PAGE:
California robot-assisted surgical systems maker Intuitive Surgical (NSDQ:ISRG) plans to buy back $1 billion worth of its common stock from Goldman Sachs under a new accelerated share repurchase program.
The company hopes the buyback will help reset the company’s valuation as its stock continues to slide. ISRG shares enjoyed a brief return to the mid $500s earlier this month, but have largely traded below $450 since last July. News of the repurchase sent shares up 1.2% today to $363.59 as of about 4 p.m. EST.
"Our decision to repurchase $1 billion in Intuitive Surgical stock on an accelerated basis reflects our long-term view of the value our company can bring to patients, surgeons and hospitals," president & CEO Gary Guthart said in prepared remarks.
Intuitive plans to retire the majority of newly repurchased shares within 2 weeks, with the remaining shares to be phased out by early November 2014.
The new mega-repurchasing program comes less than a year after Intuitive’s board OK’ed a $1.5 million share grab, including a $500 million accelerated buyback from Goldman Sachs.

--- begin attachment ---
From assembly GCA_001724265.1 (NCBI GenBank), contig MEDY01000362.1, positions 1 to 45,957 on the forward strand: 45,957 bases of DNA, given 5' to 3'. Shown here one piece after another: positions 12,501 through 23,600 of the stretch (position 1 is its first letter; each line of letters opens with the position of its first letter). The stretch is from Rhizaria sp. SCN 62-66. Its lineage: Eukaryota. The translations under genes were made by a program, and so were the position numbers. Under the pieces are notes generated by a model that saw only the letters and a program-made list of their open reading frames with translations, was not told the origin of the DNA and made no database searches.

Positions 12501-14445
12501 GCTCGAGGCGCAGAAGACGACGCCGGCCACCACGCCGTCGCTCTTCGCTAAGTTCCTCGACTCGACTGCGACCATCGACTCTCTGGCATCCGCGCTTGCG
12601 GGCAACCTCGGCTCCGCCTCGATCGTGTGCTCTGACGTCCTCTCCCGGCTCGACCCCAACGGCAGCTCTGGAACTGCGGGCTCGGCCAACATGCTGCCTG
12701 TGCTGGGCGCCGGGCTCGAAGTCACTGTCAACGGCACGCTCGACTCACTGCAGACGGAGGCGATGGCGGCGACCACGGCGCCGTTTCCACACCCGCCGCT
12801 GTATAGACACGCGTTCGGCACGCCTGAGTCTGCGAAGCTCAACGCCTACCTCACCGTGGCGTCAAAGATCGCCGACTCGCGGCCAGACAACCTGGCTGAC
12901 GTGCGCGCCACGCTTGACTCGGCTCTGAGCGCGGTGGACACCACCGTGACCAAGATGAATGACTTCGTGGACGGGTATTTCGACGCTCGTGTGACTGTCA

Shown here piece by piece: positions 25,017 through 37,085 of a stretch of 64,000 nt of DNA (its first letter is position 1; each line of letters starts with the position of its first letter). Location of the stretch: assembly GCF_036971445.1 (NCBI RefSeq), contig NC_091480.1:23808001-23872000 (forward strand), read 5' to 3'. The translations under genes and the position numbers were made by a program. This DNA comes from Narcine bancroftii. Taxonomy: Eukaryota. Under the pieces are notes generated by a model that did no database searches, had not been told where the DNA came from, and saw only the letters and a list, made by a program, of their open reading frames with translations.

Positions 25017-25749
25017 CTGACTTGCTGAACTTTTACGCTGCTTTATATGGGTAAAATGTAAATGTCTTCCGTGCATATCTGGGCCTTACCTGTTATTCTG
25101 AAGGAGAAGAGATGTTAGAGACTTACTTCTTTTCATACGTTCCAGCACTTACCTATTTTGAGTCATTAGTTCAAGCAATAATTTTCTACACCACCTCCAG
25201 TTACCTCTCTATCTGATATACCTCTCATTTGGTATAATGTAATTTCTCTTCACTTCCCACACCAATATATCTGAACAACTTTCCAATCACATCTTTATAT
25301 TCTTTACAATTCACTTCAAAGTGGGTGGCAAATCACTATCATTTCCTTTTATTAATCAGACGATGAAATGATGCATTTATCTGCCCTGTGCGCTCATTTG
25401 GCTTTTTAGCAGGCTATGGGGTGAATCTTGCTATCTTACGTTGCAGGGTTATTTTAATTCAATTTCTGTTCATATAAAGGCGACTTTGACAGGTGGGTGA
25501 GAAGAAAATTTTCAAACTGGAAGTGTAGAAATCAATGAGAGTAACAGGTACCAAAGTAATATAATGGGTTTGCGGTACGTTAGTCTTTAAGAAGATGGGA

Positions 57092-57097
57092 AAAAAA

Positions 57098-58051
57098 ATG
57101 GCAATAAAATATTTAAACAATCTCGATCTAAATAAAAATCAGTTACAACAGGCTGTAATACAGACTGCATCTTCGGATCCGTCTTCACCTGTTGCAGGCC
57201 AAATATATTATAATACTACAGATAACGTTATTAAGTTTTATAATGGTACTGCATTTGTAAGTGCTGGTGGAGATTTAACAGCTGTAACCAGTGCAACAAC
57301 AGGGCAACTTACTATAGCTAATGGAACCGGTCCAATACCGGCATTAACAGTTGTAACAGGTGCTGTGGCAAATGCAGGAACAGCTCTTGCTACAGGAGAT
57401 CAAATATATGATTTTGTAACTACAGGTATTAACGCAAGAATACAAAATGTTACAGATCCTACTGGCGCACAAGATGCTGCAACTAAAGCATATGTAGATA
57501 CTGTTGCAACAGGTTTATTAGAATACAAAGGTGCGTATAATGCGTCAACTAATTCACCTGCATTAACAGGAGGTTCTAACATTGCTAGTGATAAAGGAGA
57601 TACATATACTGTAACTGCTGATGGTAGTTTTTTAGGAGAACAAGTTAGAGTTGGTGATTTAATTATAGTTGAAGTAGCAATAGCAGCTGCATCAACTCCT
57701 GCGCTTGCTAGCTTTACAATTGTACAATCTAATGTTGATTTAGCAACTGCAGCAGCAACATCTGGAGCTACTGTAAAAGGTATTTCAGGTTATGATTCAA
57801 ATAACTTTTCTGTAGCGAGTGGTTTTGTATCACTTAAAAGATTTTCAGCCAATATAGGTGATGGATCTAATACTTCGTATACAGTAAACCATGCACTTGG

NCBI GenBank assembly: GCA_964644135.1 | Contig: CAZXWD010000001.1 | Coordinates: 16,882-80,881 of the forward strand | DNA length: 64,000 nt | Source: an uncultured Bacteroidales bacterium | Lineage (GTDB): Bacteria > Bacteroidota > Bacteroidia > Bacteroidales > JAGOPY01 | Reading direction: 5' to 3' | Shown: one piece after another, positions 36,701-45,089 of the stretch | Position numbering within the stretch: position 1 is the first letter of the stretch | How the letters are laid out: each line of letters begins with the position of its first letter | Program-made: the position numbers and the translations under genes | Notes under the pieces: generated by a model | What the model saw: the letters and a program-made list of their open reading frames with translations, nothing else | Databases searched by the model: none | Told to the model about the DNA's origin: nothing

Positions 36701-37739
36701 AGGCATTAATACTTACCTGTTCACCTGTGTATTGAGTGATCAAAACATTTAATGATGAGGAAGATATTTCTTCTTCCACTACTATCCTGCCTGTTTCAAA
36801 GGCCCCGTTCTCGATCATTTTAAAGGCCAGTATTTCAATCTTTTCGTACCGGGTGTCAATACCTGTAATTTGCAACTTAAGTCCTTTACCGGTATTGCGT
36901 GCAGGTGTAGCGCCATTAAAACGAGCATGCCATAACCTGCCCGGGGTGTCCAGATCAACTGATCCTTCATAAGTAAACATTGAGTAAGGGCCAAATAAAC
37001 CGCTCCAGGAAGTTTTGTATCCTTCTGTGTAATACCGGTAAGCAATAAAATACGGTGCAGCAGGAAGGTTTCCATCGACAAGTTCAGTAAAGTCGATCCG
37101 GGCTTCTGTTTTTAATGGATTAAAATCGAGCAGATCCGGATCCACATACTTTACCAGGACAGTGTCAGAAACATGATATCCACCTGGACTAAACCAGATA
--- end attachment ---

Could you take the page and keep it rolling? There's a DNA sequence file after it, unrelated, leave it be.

Intuitive has for months been battling negative headlines about adverse events, recalls, FDA scrutiny, insurance group lawsuits, hospital marketing conflict-of-interest flaps and on. The downward spiral began last March when the American Congress of Obstetricians & Gynecologists released a statement questioning some of the marketed benefits of robot-assisted surgery. The study was accompanied by a letter from ACOG president Dr. James Breeden, who noted that the benefits of robot-assisted surgery may also be achieved through other minimally invasive methods that aren’t as costly as the high-tech procedure.
Intuitive has battled those notions with a slate of studies finding that robotic surgery reduces readmissions and costs associated with hysterectomy, bests open surgery for prostatectomy and more. Earlier this week the company highlighted a pair of studies touting robot-assisted lung surgery over either open or minimally invasive techniques. Nevertheless, sales have dwindled in recent quarters and shares have continued to slide.